Defiant Cameron vows to go ahead with EU In/Out referendum despite double blow

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  By Anne-Marie O’Donnell
 
David Cameron’s plans to renegotiate Britain’s relationship with the EU ahead of the 2017 referendum on membership have been dealt a blow by French President Francois Hollande.
 
Speaking during a UK-France summit, Hollande said that any UK plans to negotiate treaty changes by 2017 were “not a priority” and warned that the EU could not be expected to “follow the example” of one country.

The news could significantly jeopardise Mr Cameron’s plan to negotiate new terms to the UK’s relationship with the EU and put the deal before voters at the referendum in 2017.  Furthermore, the lack of any reform on offer could increase the likelihood of voters opting out of the EU all together.

“We feel revising the treaties is not a priority for the time being,” said President Hollande. “We can’t expect to follow the example of one country in Europe to determine the rest.”

The comments came as Prime Minister David Cameron pledged that the 2017 referendum would go ahead despite a private member’s bill being voted down by peers in the House of Lords – as long as the Conservatives are voted in for another term at the next general election.

Mr Cameron is expected to take the “unprecedented” step, according to Labour’s Douglas Alexander, of using the Parliament Act to force the EU referendum bill past opposition and into law.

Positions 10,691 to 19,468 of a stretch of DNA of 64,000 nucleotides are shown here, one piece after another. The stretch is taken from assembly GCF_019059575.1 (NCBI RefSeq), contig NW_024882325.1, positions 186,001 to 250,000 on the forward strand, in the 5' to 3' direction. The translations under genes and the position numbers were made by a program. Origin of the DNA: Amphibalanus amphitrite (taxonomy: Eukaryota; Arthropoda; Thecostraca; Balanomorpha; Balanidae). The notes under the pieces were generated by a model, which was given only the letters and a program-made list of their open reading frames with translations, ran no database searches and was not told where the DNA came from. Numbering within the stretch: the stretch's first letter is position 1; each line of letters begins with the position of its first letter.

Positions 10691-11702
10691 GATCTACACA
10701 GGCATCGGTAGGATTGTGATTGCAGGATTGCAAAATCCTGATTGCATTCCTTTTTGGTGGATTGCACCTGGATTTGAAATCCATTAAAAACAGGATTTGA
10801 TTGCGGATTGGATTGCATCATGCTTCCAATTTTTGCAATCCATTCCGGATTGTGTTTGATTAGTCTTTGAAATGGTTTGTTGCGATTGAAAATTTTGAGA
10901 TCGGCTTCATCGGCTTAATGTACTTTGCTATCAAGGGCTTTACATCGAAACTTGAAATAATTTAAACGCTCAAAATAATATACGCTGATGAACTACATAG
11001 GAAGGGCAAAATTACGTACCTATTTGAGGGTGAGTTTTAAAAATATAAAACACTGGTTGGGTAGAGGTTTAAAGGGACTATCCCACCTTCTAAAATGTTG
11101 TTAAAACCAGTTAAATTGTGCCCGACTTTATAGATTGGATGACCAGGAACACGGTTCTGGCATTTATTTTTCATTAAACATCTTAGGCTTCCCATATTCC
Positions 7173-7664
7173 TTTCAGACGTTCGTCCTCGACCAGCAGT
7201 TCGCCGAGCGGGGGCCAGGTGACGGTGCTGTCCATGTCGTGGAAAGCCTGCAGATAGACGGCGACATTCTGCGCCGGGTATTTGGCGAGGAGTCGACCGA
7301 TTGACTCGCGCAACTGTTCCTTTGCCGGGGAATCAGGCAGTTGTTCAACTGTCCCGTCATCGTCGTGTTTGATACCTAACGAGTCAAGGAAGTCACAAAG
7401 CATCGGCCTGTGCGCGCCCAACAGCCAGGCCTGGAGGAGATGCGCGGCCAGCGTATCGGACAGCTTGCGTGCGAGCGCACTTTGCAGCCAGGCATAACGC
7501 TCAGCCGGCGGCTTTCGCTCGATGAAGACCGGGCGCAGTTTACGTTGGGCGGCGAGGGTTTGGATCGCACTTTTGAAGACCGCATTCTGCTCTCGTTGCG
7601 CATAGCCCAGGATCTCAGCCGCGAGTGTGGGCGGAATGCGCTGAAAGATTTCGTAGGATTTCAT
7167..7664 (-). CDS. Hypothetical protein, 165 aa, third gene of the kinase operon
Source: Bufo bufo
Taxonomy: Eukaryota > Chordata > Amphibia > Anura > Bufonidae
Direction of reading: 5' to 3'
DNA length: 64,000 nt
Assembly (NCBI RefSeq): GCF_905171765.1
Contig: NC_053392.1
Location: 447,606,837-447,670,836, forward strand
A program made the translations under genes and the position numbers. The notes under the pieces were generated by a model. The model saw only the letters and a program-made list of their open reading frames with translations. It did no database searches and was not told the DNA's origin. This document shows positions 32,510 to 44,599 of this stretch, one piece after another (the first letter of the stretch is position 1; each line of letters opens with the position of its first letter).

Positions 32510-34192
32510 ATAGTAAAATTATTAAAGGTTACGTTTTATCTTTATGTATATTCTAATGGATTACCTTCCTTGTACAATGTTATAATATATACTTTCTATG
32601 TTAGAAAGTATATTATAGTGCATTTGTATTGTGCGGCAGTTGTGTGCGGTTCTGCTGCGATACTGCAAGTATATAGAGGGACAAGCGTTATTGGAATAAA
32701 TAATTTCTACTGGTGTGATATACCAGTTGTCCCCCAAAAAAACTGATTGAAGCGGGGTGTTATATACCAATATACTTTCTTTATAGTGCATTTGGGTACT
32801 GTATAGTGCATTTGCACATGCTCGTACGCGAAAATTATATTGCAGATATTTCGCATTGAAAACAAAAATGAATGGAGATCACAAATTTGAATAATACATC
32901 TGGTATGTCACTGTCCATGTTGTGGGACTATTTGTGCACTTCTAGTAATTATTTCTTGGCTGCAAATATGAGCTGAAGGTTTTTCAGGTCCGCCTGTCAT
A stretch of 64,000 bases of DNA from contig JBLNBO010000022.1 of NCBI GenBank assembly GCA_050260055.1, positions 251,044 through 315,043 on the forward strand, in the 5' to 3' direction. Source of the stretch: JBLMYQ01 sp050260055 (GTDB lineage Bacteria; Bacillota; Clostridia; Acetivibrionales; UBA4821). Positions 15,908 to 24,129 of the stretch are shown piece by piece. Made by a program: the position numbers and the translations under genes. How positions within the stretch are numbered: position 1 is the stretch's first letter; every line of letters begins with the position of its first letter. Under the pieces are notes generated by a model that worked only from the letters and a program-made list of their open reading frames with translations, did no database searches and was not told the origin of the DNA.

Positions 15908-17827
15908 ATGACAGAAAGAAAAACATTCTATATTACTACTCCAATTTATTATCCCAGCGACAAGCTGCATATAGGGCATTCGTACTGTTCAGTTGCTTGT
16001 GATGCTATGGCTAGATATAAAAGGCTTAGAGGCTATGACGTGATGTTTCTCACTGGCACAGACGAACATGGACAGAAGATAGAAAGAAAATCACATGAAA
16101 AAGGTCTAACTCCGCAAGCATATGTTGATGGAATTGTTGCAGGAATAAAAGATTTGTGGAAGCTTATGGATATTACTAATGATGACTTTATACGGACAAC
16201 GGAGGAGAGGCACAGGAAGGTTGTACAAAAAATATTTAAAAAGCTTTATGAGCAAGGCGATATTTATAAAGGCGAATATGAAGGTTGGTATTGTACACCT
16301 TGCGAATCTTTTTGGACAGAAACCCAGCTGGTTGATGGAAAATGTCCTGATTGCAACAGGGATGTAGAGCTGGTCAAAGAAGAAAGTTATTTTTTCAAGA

“We are going to try to reintroduce the same bill in the next session of Parliament and, if necessary, rely on the provisions in the Parliament Act to stop Labour and Liberal Democrat peers killing the bill once again,” said Mr Cameron.

“The referendum I want to give the British people does not depend on a private member’s bill in this session or the next session.  It depends on me being prime minister after the next election – and if I am prime minister after the election there will be a referendum.”

Mr Cameron a year ago pledged to hold a referendum on EU membership in 2017 if the Conservatives win the 2015 general election.  It’s likely that the lure of a promised referendum in exchange for another term in power could win back voters for the Conservative party, therefore strengthening the Tory hold on the UK.

Recent polls have shown that Conservative voters have been deserting the Tories for UKIP over the EU issue due to their staunch support for the UK’s withdrawal from the EU.  A Euro poll earlier this month showed that the Tories were likely to finish behind UKIP in upcoming European Parliament elections, placing the Tories third behind Nigel Farage’s party and Labour.

Mr Cameron has made clear that he sees no opportunity to join forces with UKIP.  He is understood to have told MPs last month that they want to “destroy the Conservative Party”, indicating that the Conservatives will harden the line on Europe if it diminishes UKIP’s rise as opposition.